Russian police arrested five people who proposed officials arrest and charge Vladimir Putin with treason for his decision to launch the invasion of Ukraine, which has led to catastrophic outcomes for Russia and its interests.
“The fact that several municipal deputies in St. Petersburg, Putin’s hometown, came forward accusing [him] of treason and calling for his removal is highly significant,” Rebekah Koffler, a former DIA intelligence officer and author of “Putin’s Playbook,” told Fox News Digital.
“They know the punishment will be severe. They can easily face a death sentence based on Russian federal law. The significance of this act of defiance and dissent by a handful of Russian officials cannot be possibly overstated.”
The deputies appealed to the central governing body known as the Duma to punish Putin for countless deaths of military personnel, prompting economic sanctions from other nations, motivating NATO to expand and leading Ukraine to build its military power.
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Their first point is that the president is blamed for the loss of the army, according to Russian newspaper Kommersant. The second problem is the economy. The deputies point to the withdrawal of investors from Russia and the “brain drain.”
The group also held Putin directly responsible for prompting previously neutral Finland and Sweden to join NATO, thereby increasing the alliance’s power and presence along Russia’s border.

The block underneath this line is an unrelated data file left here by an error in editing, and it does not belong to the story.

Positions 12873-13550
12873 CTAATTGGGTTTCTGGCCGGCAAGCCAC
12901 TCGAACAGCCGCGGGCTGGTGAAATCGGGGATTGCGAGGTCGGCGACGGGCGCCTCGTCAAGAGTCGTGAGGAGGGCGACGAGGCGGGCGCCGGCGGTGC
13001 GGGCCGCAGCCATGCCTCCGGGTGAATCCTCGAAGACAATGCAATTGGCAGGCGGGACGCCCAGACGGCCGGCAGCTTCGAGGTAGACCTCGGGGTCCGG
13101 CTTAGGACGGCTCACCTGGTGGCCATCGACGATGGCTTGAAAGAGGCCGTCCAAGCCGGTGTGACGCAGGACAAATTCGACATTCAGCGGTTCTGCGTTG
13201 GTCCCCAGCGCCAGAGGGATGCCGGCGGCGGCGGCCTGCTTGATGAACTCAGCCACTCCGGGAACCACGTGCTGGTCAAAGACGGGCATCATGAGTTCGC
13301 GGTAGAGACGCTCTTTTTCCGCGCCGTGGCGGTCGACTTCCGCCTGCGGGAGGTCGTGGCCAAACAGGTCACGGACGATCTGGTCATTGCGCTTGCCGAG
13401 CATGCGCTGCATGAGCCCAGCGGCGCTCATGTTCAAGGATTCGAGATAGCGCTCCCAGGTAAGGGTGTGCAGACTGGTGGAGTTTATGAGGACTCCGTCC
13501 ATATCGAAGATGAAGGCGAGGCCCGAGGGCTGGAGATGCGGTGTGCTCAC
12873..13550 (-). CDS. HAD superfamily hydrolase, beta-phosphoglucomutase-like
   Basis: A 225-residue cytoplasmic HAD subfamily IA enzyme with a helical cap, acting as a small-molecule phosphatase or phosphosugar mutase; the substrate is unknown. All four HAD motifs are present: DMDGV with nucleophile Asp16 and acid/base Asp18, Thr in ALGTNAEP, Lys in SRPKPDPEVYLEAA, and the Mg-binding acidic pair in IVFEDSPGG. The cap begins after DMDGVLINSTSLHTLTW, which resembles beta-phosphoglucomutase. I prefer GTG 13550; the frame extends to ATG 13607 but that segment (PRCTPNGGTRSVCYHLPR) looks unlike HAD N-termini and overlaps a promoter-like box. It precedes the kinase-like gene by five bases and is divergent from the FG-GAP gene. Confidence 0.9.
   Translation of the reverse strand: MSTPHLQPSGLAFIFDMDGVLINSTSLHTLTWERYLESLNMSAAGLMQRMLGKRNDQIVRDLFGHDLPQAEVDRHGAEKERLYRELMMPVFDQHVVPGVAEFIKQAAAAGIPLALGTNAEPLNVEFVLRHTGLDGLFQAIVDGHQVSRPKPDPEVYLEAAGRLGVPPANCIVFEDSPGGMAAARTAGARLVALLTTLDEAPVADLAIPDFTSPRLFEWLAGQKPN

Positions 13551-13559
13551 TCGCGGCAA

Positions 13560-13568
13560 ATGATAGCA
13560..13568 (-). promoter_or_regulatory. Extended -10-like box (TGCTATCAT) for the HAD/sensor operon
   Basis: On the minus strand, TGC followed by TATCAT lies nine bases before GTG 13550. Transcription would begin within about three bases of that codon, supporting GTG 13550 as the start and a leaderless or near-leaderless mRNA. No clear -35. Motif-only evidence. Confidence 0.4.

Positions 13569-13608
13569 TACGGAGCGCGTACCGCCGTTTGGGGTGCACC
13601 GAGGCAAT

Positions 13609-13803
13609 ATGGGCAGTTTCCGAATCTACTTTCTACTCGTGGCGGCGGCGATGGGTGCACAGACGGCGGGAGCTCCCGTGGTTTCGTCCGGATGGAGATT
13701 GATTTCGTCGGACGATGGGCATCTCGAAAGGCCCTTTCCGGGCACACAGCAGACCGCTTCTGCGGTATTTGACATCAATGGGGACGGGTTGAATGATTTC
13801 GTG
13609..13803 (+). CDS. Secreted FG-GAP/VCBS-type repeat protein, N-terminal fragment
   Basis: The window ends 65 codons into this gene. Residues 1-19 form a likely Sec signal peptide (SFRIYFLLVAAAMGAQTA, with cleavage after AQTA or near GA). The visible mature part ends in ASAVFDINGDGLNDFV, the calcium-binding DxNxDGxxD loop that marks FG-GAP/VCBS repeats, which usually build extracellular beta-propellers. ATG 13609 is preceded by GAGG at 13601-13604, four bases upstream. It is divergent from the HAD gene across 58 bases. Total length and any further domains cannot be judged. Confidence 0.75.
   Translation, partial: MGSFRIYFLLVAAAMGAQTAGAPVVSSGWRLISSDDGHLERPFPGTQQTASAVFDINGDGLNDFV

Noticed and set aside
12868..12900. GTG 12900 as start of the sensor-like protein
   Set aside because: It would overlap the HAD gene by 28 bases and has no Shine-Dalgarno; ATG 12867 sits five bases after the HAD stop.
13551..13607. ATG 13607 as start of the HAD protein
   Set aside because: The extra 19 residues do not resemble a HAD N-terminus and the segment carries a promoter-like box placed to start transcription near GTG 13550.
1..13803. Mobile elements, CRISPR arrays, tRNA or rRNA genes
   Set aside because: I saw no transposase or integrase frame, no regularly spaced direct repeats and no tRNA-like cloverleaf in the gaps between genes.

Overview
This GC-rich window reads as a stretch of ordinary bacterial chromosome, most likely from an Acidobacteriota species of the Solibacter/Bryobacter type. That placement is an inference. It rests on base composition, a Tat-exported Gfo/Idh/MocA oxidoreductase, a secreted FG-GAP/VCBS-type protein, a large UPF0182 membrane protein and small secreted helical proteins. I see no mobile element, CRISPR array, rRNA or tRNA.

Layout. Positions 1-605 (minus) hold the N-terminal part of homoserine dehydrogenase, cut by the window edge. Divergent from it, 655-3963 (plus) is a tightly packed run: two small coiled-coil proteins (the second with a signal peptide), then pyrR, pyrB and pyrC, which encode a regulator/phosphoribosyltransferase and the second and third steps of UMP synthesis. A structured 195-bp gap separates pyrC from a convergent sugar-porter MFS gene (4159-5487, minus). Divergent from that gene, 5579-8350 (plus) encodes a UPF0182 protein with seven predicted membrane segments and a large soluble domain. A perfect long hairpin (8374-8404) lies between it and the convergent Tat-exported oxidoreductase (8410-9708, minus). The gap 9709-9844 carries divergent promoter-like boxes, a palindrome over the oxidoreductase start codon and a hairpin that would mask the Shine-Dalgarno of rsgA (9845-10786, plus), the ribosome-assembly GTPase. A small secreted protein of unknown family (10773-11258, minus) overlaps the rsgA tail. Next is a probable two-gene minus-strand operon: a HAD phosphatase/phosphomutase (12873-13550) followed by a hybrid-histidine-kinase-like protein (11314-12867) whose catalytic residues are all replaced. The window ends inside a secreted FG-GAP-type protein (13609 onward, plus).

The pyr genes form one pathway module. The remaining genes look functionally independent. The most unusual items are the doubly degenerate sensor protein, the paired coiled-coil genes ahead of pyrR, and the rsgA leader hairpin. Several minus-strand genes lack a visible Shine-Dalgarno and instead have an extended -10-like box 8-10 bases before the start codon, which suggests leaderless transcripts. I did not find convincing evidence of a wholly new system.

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But, one day after seven deputies drafted their appeal, authorities ordered them to report to police for “discrediting the army.” Two of the deputies left without any further action.
Ukraine’s offensive against Russia in the contested eastern Donbas region has seen a sharp change in fortune. The Ukrainian military advanced 30 miles in just three days since Sept. 1, marking significant progress during a major offensive.
Ukrainian President Volodymyr Zelenskyy also claimed that the military managed to recapture nearly 400 square miles of territory held by the Russians over the past few months.
And Russia has suffered significant losses during its campaign. CIA director William Burns and British intelligence chief Sir Ronald Moore in July said they believed Russia had lost around 15,000 troops, with “maybe three times” as many troops wounded.
If Ukraine can maintain that momentum, it could revive pressure among officials to take action and change the fortunes of Russia, according to Koffler.
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“It is possible they decided to risk their lives in order to build momentum among the Russian people to oust Putin, which is an incredibly difficult thing to do because Putin has surrounded himself with loyal security and intelligence operatives,” Koffler explained. “Even two months ago, I would say that a coup in Russia is unlikely.
“Today, with Ukraine’s counter-offensive gaining steam and Russia having become as much of a pariah as North Korea, I don’t rule out the possibility of a regime change organized from within.”
Koffler noted that the death of Mikhail Gorbachev may have prompted this act of defiance. Gorbachev played a role in repairing relations between the Soviet Union and the United States, and his funeral drew thousands of Russians to mourn him despite Putin’s attempt to downplay the significance by ruling out a full state funeral and not even appearing at the funeral himself.
“We may be witnessing the beginning of the next chapter in Russian history,” Koffler said. “The transition period, if this is what it is, will be highly risky. After all, we are dealing with a nuclear power.”